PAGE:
Passover

By Rabbi Alex Goldberg

OVERVIEW

Passover (Pesach in Hebrew) is an important biblical festival celebrated by Jews across the world for eight days (seven days in Israel). It commemorates the liberation of the Children of Israel from slavery in ancient Egypt. Jewish families mark the first two nights of Passover with a Seder meal where participants eat symbolic foods related to freedom from slavery as they retell the story of the Exodus from Egypt. The symbolic foods include four cups of wine, bitter herbs and unleavened bread (matzo). The festival takes place in the spring (15-22 Nissan according to the Hebrew calendar).

THE BIBLICAL STORY OF THE EXODUS

The story of the liberation of the Israelites from Egypt is contained in the Book of Exodus (Shemot in Hebrew). The Children of Israel have suffered from decades of oppression and slavery. God orders Moses to lead them out of slavery. Moses goes with his brother Aaron to see the pharaoh. They tell the pharaoh that God requests “Let my people go.” The pharaoh refuses despite receiving several warnings as to the dire consequences.

God then inflicts 10 plagues upon the Egyptians:

  • The Nile turns into blood
  • Egypt is overrun with frogs
  • Lice
  • Wild animals attack people and livestock
  • All the livestock dies
  • Boils break out on people and animals
  • Thunderstorm of hail and fire
  • Locusts
  • Darkness for three days
  • Death of the Egyptian firstborn

In the build-up to the last plague, God orders the Israelites to take a lamb, to keep it for four days, then sacrifice it, roast it and eat it at a meal with bitter herbs and unleavened bread. God tells the Israelites to place the lamb’s blood on their doorposts and lintels as a “sign” so when the Lord goes through Egypt, the angel of death (mash’chit) will pass over the houses of the Israelites. This passing over gives the festival its name in English.

The pharaoh allows the Israelites to go. They leave in a rush and they do not have time for even their bread to rise, so they bake unleavened bread. The pharaoh pursues the Israelites and corners them at the Red Sea. God parts the sea and the children of Israel walk to safety while the pharaoh and his men in pursuit become engulfed when the sea closes. The Israelites are free.

PREPARING FOR THE FESTIVAL: NO LEAVENED BREAD

The story of the Exodus mentions matzo, sometimes called matzah, twice. For the eight days of Passover, Jews are forbidden to eat leavened bread. This rule is strictly interpreted and there cannot be a crumb of leavened bread, known as “chametz”: not even a trace. Jewish homes are thoroughly cleaned to remove all chametz, which includes bread, cakes, breakfast cereals, pastas, and many alcoholic drinks. Families put away all utensils that have been used with bread (cooking utensils, plates, cutlery etc) and bring out Passover sets for use during the festival. They will also sell chametz to their non-Jewish neighbour. (They can buy it back afterwards.) They will stock their home with supervised Passover products.

SEDER NIGHT

Seder, meaning “order”, is one of the most popular ritual observances in the Jewish calendar. The Seder is a ritual feast conducted around family tables or communal gatherings on the first and second night of Passover.

Traditionally, Jews eat a number of symbolic foods that are on the Seder plate, drink four cups of wine as well as marking the biblical commandment of eating matzo and maror (bitter herbs). Jews no longer eat the Paschal roast, since the destruction of the Temple by the Romans.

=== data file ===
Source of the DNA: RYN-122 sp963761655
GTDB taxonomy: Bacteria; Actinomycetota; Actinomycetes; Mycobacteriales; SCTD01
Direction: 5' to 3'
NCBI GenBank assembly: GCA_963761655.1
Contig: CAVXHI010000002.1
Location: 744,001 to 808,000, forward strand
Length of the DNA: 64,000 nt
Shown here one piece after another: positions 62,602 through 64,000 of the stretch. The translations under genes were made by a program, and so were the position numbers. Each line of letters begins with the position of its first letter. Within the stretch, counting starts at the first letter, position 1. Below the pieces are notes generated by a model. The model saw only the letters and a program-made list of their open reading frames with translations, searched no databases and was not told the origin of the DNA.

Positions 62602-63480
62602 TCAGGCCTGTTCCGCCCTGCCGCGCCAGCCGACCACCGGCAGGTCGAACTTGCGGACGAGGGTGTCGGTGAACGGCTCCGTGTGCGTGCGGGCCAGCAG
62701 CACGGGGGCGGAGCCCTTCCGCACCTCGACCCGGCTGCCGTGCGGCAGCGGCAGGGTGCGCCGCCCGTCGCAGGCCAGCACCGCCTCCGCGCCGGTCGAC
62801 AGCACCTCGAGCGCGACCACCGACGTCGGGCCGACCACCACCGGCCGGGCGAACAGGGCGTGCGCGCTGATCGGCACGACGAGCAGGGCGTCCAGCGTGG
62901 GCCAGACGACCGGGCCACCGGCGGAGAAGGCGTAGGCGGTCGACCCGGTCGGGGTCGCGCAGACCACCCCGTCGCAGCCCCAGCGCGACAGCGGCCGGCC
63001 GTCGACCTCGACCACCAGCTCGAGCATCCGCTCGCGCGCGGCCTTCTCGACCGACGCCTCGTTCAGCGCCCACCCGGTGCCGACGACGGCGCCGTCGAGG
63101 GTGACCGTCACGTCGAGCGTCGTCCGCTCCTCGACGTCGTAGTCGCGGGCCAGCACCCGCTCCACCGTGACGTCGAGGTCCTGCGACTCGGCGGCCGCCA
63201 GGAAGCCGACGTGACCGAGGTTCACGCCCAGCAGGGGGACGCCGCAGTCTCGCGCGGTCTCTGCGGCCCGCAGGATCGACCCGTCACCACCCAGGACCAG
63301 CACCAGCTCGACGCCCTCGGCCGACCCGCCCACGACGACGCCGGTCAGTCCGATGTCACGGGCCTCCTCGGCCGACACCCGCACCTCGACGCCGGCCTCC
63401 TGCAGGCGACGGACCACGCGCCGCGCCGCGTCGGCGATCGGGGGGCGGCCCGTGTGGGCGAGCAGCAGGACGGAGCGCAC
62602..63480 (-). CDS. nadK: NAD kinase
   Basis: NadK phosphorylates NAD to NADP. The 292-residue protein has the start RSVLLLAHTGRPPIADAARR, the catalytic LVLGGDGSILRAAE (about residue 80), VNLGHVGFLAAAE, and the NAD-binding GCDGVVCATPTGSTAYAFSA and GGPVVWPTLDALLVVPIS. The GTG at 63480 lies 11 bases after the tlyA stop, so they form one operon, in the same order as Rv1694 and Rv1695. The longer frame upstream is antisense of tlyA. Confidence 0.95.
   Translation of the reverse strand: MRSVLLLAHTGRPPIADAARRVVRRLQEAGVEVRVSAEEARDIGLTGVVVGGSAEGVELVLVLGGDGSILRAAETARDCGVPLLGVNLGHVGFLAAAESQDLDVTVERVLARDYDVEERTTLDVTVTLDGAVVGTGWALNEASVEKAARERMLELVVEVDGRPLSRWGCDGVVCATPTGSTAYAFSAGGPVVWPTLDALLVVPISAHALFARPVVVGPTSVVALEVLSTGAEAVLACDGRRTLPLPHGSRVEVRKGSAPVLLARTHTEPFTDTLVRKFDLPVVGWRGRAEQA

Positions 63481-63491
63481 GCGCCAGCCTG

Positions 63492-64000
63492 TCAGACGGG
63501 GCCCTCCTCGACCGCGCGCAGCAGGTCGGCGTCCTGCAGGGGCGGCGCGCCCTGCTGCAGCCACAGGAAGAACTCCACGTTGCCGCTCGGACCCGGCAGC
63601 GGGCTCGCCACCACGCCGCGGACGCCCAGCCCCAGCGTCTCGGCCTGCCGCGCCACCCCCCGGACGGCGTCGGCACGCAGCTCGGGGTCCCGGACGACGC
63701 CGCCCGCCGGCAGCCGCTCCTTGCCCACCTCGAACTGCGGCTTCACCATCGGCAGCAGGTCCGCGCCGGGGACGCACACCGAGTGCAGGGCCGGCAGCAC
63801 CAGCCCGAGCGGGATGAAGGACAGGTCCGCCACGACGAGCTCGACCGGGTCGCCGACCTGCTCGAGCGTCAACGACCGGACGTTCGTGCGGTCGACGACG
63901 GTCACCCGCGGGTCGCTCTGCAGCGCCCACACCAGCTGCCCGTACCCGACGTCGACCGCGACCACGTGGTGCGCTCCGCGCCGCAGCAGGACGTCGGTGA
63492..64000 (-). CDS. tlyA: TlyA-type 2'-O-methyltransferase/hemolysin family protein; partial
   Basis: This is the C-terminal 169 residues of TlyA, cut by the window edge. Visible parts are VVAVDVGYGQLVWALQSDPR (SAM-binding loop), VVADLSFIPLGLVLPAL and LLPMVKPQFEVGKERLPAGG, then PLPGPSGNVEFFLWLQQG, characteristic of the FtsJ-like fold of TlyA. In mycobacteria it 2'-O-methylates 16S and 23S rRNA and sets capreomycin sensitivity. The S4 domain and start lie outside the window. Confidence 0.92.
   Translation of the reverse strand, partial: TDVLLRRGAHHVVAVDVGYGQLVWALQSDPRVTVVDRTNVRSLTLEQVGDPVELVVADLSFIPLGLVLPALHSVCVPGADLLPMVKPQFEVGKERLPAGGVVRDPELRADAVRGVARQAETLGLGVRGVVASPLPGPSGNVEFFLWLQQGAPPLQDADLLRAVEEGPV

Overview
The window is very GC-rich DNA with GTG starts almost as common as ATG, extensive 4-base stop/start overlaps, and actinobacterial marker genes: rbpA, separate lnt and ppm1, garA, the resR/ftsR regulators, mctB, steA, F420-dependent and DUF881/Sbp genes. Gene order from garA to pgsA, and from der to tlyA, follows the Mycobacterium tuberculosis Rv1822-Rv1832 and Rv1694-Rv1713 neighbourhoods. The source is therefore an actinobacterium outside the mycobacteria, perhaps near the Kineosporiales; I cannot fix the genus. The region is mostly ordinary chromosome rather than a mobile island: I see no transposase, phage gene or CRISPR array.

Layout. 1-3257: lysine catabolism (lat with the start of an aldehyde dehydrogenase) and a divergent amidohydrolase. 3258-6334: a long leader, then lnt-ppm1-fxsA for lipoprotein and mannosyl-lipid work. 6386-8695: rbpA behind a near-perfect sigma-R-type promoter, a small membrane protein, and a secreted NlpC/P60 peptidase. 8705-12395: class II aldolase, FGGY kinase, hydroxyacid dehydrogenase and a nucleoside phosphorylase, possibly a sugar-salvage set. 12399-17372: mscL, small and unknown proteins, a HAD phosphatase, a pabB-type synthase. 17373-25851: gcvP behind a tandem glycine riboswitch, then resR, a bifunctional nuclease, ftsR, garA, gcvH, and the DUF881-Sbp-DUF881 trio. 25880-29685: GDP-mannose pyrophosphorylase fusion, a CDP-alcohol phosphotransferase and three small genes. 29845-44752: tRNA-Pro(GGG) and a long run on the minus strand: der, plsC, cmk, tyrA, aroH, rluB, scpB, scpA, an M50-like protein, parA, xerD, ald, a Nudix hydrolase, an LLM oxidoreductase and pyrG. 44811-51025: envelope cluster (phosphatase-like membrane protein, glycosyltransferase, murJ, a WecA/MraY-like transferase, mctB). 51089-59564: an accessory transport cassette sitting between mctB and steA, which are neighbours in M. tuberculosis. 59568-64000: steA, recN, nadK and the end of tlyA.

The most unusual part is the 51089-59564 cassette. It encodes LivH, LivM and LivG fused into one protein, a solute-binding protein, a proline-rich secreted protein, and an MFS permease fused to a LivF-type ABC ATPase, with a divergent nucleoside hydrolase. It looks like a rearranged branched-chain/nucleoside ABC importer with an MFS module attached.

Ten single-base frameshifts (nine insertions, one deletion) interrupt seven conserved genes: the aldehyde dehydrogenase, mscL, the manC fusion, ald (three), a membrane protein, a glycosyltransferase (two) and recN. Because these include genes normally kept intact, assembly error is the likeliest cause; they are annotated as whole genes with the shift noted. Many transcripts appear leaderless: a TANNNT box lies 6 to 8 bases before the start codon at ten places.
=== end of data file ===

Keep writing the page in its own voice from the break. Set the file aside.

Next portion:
HAGGADAH

At the Seder, families read from a set text called Haggadah, which scholars believe was formulated between the years 200 and 400. It retells the story of the Exodus through a variety of different sources and incorporates a number of customs designed to remind participants of the origin of the Seder meal. Some communities have added songs over time. Every year, new editions are produced, with different commentary. There are more editions of the Haggadah than any other Jewish publication, some beautifully illuminated, including the 14th-century Golden Haggadah held in the British Library.

In recent years, it has become popular for many to add their own texts or study sheets as a supplement to the Hagaddah.

SEASON OF FREEDOM

The festival has come to symbolise freedom, liberation and redemption. Passover is known as the season of freedom (z’man heyruteinu). The Torah (the first five books of the Hebrew Bible) and the Haggadah make it clear that the Israelites were physically freed from slavery so that they could chose a path to spiritual redemption and take on the commandments of God. Much of the Seder focuses on the moment of liberation but also points towards a time of redemption. One of the most obvious signs of this is the setting of the fifth cup – the prophet Elijah’s cup – set upon the Passover table but never drunk. According to tradition, Elijah will arrive one day as an unknown guest to herald the advent of the Messiah.

Jews across the world have been inspired by this story and have associated the festival with contemporary social justice causes. Indeed, the Passover story has inspired billions outside the Jewish religion too: the hope that God liberates humanity from wrongdoing and oppression. It has led to many retelling the story of the Exodus and understanding its meaning through a contemporary as well as historical lens. This is in keeping with the spirit of the Haggadah that “In each generation every individual is obliged to feel as though he or she personally came out of Egypt . . .”

MORE INFORMATION

The online Haggadah

The Golden Haggadah

Video of the Seder meal

The Story of the Four Sons

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2019-04-23T09:11:43+00:00 April 14th, 2019|